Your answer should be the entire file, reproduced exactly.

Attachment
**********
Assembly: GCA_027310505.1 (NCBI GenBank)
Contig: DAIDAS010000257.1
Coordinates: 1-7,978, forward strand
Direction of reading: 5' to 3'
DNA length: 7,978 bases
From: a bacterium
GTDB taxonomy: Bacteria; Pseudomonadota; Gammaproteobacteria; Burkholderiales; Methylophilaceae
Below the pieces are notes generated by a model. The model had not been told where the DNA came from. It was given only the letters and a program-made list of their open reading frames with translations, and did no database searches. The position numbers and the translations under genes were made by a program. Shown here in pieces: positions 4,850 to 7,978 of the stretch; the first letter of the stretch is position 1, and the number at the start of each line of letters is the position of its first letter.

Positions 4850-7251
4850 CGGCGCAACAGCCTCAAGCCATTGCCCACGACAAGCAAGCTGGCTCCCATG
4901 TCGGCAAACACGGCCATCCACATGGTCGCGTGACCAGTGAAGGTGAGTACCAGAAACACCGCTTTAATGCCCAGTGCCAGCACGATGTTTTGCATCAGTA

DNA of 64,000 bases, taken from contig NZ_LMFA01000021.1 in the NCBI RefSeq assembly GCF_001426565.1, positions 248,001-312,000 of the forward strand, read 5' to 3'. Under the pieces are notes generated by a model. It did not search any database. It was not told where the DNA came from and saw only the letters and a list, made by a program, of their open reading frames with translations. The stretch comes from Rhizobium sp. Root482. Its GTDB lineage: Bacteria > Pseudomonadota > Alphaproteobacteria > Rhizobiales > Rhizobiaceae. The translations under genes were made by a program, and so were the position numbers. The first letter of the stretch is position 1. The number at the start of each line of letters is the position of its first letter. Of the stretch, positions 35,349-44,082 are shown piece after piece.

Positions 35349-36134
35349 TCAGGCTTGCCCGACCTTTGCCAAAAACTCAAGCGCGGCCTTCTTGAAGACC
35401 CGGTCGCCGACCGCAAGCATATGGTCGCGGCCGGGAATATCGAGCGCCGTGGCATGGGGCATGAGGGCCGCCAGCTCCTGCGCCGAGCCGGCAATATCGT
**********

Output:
Assembly: GCA_027310505.1 (NCBI GenBank)
Contig: DAIDAS010000257.1
Coordinates: 1-7,978, forward strand
Direction of reading: 5' to 3'
DNA length: 7,978 bases
From: a bacterium
GTDB taxonomy: Bacteria; Pseudomonadota; Gammaproteobacteria; Burkholderiales; Methylophilaceae
Below the pieces are notes generated by a model. The model had not been told where the DNA came from. It was given only the letters and a program-made list of their open reading frames with translations, and did no database searches. The position numbers and the translations under genes were made by a program. Shown here in pieces: positions 4,850 to 7,978 of the stretch; the first letter of the stretch is position 1, and the number at the start of each line of letters is the position of its first letter.

Positions 4850-7251
4850 CGGCGCAACAGCCTCAAGCCATTGCCCACGACAAGCAAGCTGGCTCCCATG
4901 TCGGCAAACACGGCCATCCACATGGTCGCGTGACCAGTGAAGGTGAGTACCAGAAACACCGCTTTAATGCCCAGTGCCAGCACGATGTTTTGCATCAGTA

DNA of 64,000 bases, taken from contig NZ_LMFA01000021.1 in the NCBI RefSeq assembly GCF_001426565.1, positions 248,001-312,000 of the forward strand, read 5' to 3'. Under the pieces are notes generated by a model. It did not search any database. It was not told where the DNA came from and saw only the letters and a list, made by a program, of their open reading frames with translations. The stretch comes from Rhizobium sp. Root482. Its GTDB lineage: Bacteria > Pseudomonadota > Alphaproteobacteria > Rhizobiales > Rhizobiaceae. The translations under genes were made by a program, and so were the position numbers. The first letter of the stretch is position 1. The number at the start of each line of letters is the position of its first letter. Of the stretch, positions 35,349-44,082 are shown piece after piece.

Positions 35349-36134
35349 TCAGGCTTGCCCGACCTTTGCCAAAAACTCAAGCGCGGCCTTCTTGAAGACC
35401 CGGTCGCCGACCGCAAGCATATGGTCGCGGCCGGGAATATCGAGCGCCGTGGCATGGGGCATGAGGGCCGCCAGCTCCTGCGCCGAGCCGGCAATATCGT